This is a collaborative post
I don’t often blog much about my experience blogging, but, as the year is nearing an end it offers an opportunity to reflect on things.
It’s always a bit hard explaining to people what it is that I do – my blog started primarily as a way of keeping a log of the things I was doing with the children, then as we moved into home educating it became a bit of a tool for me to reflect on the decisions we were making.
I was a bit clueless when I started blogging, and terms such as DA, SEO, and alt text were all a bit alien to me. Forget about Pinterest friendly images and the such! I literally wrote something, published it and hoped someone would read it; I wasn’t concerned with getting search engines to crawl and index my site.
I’ve worked hard on my blog and now, many years on, I am reaping the rewards of that. Living in the digital era has afforded me possibilities to earn extra income in a way that just wouldn’t have been possible 20-30 years ago. I am proud that my blog enables me to earn an income to make me staying at home with the children a reality. All too often people will make the comment of ‘oh, you got that free’ and I almost always correct them – nothing is free; it’s always in return for access to you, my audience. If I put something on my site or social feeds it’s because I believe it’s a worthwhile product that can offer something of benefit or interest. If you follow my Instagram stories you’ll know that I often sit up late working on my blog! It’s certainly isn’t easy to create and maintain a site.
I was approached a few months ago from another home educator whose son was looking to set up a blog, and she was asking me what tips I would share. I thought I’d share them below for anyone who might also be thinking of setting up a blog.
Don’t start a blog for the intention of getting ‘free’ stuff. You can create a blog in minutes but to generate an audience, and an audience that is loyal and returns and trusts you takes time and lots and lots of effort. It doesn’t happen overnight and requires patience. Write because you want to; write because you have something to share. If your blog is good the opportunities will find you.
I’ll admit I am still not brilliant at SEO (search engine optimisation)and there is still a lot for me to learn. It was many years before I started really sorting this out on my blog and I really do need to find time to audit everything and make my older posts more SEO friendly. I need to spend time updating old posts and adding in better images and creating key words and adding in things like alt text on images etc. It takes time, but it’s worth it to clean up your site and create a better experience for your audience.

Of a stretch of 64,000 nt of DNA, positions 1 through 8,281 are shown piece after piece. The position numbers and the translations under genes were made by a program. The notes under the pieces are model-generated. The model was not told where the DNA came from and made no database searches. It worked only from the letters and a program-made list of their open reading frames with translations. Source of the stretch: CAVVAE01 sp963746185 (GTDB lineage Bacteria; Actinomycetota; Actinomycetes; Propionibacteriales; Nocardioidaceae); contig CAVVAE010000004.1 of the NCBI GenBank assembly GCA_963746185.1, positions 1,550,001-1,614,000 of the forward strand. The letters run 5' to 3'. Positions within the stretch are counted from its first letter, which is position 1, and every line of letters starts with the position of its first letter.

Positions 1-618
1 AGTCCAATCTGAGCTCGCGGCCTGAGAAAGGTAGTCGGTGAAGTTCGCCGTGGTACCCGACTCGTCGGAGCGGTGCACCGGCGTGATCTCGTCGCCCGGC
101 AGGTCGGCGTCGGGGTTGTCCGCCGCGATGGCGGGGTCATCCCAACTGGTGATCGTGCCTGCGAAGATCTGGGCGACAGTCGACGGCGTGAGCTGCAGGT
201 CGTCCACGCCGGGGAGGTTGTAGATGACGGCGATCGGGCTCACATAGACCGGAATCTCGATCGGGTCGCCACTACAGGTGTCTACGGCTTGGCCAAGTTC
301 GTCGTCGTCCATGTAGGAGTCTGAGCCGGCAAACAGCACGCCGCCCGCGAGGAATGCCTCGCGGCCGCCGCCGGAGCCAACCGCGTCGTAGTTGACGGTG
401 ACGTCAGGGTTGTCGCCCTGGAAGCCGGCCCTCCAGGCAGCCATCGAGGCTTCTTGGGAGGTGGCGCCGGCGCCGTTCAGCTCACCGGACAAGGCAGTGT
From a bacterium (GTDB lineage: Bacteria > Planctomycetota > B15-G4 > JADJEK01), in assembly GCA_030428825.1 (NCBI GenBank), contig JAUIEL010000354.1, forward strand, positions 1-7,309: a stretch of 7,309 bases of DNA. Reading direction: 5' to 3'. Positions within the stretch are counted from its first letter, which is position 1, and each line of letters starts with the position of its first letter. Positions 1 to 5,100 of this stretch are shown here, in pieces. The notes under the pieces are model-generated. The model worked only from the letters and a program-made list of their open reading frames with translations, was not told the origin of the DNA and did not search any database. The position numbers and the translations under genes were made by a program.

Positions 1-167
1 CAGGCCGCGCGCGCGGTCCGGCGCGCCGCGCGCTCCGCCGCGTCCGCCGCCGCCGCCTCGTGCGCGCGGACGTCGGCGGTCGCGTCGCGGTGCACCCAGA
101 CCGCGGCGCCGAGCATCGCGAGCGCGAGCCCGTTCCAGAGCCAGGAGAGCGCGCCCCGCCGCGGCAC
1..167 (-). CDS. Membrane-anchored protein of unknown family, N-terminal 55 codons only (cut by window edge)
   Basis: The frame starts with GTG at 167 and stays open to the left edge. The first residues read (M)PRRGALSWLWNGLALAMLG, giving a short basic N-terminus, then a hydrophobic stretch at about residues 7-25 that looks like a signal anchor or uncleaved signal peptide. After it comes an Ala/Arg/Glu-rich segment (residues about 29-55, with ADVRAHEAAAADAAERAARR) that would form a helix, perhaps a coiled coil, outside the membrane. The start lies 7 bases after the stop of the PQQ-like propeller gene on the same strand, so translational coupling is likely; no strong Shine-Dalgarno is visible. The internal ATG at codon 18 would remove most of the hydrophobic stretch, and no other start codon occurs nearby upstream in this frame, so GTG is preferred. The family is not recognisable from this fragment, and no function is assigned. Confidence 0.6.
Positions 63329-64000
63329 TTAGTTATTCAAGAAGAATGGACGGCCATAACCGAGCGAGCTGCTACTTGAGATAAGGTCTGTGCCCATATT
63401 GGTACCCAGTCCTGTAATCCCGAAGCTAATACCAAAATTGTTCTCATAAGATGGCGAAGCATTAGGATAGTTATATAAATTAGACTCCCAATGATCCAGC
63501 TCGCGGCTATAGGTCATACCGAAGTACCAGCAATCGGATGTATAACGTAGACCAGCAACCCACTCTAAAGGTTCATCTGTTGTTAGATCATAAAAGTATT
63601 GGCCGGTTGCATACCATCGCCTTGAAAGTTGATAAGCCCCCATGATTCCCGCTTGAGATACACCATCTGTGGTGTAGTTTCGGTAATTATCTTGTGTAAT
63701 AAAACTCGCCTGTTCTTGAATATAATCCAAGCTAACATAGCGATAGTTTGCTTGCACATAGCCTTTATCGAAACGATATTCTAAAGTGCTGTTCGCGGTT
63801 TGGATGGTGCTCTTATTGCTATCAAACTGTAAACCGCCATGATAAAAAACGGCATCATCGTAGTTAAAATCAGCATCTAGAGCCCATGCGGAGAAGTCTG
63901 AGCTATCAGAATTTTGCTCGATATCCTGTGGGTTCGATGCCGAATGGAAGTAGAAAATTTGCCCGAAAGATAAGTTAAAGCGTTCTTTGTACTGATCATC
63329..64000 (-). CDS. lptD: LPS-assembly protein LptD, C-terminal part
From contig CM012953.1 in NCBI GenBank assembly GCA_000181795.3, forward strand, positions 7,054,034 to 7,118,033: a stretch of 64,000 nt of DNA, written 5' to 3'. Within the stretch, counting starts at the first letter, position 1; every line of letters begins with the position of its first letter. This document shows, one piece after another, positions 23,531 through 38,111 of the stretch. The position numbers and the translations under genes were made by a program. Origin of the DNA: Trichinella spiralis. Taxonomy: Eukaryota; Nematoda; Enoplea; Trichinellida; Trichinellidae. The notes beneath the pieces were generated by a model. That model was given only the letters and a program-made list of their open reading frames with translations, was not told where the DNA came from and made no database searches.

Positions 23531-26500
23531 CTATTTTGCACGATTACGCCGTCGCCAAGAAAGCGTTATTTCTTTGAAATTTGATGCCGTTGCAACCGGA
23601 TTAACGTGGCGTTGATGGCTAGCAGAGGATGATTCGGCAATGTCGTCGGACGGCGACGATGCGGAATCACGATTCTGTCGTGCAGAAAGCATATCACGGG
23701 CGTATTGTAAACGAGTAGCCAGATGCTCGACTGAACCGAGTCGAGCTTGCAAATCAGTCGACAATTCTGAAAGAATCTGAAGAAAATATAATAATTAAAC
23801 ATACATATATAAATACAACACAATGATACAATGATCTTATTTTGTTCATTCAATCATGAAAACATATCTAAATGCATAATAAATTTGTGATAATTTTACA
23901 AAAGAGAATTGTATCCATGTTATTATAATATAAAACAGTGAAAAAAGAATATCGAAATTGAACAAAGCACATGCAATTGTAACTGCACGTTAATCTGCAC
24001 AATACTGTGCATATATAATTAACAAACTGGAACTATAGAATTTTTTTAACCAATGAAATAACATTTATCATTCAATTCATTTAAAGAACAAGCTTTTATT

It’s really worth taking time to understand all these things. Whilst you should always write for yourself it does help to see that your posts are reaching people, and it’s always lovely when readers interact with you or ask for your advice on something. Getting the basics of SEO right at the beginning means that you can start to attract that audience at an earlier stage and saves you having to go back at a later date (like me!) and updating all your older posts.
Interact with fellow bloggers
Social media is a must for bloggers. When I first started blogging I was very active on twitter and ‘met’ a lot of fellow bloggers there, It was also a place where I started to pick up opportunities from companies looking for bloggers to promote their products, or other companies found me based on reviews I’d written etc. It was also the place where I managed to get into contact with companies such as Click Consult who I’ve worked with across the year.
I’ve now become more active on my Facebook page and my Instagram feed, especially with the arrival of Instagram Stories. All three platforms offer something different and I know what my followers across those different platforms like me to share and how they like me to interact.
Plan your content
My final tip is to plan your content – it helps you to get into a rhythm and brings some consistency to your blog. I don’t always manage to do this, but I am getting slightly better. Planning your content also means that you can make sure your social media feeds match whats on your blog schedule, as well as helping you to re-use seasonal content. So I know that there are posts that I’ve written in the past that are always popular in January, I plan an update to those each year and schedule them to share across my facebook page. Planning also means that if any opportunities do arise, you know if you have the capacity to take them and fit them in.
What would be your tips for new bloggers?